MLK Jr Day – The Old Boys’ Club: The Investing World’s Diversity Problem

MLK Jr. finance MLK Jr Day
MLK Jr Day

Today we celebrate Martin Luther King, Jr. Day – MLK Jr Day.

Over half a century ago, Dr. King cried out:

I have a dream that one day this nation will rise up and live out the true meaning of its creed: “We hold these truths to be self-evident, that all men are created equal.”

While we’ve come a long way from 1963 in many aspects, the world of finance sadly still remains an Old Boys’ Club, filled with – you guessed it – white males.

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As of 2009, women made up less than 18% of the finance industry’s workforce, down from 21% in 2000. Blacks and other minorities are still underrepresented by big margins. Blacks make up 5.9% of Wall Street’s workforce. Latinos: 6%.

Not only is this widening the ever-increasing wealth gap, it’s also hurting performance: according to astudy by McKinsey, companies with more diverse top teams are also top financial performers.

This diversity problem is partly driven by Wall Street culture, partly by self-selection (fewer women and minorities seek and earn the credentials that investment firms typically want), and partly by a lack of role models.

So in honor of Martin Luther King, Jr., here’s a shout out to some of the top African-American investors and the top women investors:

MLK Jr Day – African-American Investors

Robert F. Smith

MLK Jr Day

Robert F. Smith is an American investor. He is the founder, chairman and CEO of Vista Equity Partners, an investment firm with over $14 billion in assets as of October 1, 2015. Smith is ranked by Forbes as 268th richest man in America, and the second wealthiest African-American on the list, trailing only Oprah Winfrey

Bob Johnson

Robert Louis Johnson is an American businessman, media magnate, executive, philanthropist and investor. He is the founder of Black Entertainment Television, which was sold to Viacom in 2001. He also founded The RLJ Companies, a holding company that invests in various business sectors. Johnson is the former majority owner of the Charlotte Bobcats.[8] He became the first black American billionaire.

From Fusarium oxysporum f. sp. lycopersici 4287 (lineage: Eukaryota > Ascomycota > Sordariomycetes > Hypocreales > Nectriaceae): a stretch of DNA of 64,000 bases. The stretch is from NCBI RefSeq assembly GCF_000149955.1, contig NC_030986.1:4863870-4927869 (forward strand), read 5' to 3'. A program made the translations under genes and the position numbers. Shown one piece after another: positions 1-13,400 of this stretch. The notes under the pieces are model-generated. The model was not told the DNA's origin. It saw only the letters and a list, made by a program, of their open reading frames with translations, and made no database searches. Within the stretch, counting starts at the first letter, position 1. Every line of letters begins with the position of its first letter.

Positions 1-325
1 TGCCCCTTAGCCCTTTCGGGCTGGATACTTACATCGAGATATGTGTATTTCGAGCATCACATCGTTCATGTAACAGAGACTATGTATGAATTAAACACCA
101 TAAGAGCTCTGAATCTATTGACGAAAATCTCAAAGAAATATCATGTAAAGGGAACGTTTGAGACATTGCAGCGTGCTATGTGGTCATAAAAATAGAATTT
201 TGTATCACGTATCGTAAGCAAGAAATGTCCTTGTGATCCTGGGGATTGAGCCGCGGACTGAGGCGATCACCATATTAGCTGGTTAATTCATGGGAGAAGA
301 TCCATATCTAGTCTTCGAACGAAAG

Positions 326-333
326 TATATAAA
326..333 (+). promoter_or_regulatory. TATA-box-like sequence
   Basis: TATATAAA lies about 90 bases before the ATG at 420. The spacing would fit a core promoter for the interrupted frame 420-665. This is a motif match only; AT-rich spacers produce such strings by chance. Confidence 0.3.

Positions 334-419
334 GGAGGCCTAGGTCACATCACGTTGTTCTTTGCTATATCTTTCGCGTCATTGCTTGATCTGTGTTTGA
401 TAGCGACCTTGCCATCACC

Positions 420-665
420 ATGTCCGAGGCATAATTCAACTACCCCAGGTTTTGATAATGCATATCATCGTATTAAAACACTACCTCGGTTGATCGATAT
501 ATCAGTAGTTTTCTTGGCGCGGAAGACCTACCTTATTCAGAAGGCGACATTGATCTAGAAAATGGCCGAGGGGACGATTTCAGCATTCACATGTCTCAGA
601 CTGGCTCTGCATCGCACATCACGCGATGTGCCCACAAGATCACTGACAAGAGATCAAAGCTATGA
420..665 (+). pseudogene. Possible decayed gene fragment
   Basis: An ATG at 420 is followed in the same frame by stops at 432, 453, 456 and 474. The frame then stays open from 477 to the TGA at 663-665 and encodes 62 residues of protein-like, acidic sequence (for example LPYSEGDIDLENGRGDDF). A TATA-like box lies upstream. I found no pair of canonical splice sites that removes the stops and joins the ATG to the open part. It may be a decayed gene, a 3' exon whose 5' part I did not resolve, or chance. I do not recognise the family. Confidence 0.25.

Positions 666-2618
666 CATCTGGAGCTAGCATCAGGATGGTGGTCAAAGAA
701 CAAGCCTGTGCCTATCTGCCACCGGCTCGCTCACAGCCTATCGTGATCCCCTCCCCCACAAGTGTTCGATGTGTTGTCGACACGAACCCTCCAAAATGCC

Chris Gardner

Christopher Paul “Chris” Gardner is an American entrepreneur, investor, stockbroker, motivational speaker, author, and philanthropist who, during the early 1980s, struggled with homelessness while raising his toddler son, Christopher, Jr. Gardner’s book of memoirs, The Pursuit of Happyness, was published in May 2006.

As of 2012, he is CEO of his own stockbrokerage firm, Gardner Rich & Co, based in Chicago, Illinois, where he resides when he is not living in Toronto. Gardner’s personal struggle of establishing himself as a stockbroker while managing fatherhood and homelessness is portrayed in the 2006 motion picture The Pursuit of Happyness, directed by Gabriele Muccino and starring Will Smith.

Daymond John

MLK Jr Day

Daymond Garfield John is an American entrepreneur, investor, television personality, author and motivational speaker. He is best known as the founder, president, and CEO of FUBU, and appears as an investor on the ABC reality television series Shark Tank.

Laurence C. Morse, Ph.D.

MLK Jr Day

A co-founder and a Managing Partner at Fairview Capital, a private equity investment management firm. Dr. Morse serves on a number of advisory boards of venture capital partnerships including U.S. Venture Partners (USVP), Battery Ventures, Sierra Ventures and Trinity Ventures. He is a member of the board of directors of Webster Financial Corporation and the Institute of International Education. He is a member of the board of trustees of Princeton University, and formerly served on the board of its investment company.

Victor B. MacFarlane

MLK Jr Day

MacFarlane is the managing principal of MacFarlane Partners, the leading minority-owned real estate investment management and development firm in the U.S., which he founded in 1987 to provide real estate investment management services to institutional investors. The company now has $2.2 billion in investor equity and $6 billion in properties completed and under management.

MLK Jr Day – Women Investors

Geraldine Weiss

MLK Jr DayGeraldine Weiss was one of the first women to make a name for herself in finance and to prove that women could be successful investors. She learned about investing by reading books and listening to her parents’ conversations, and also studied business and finance in college.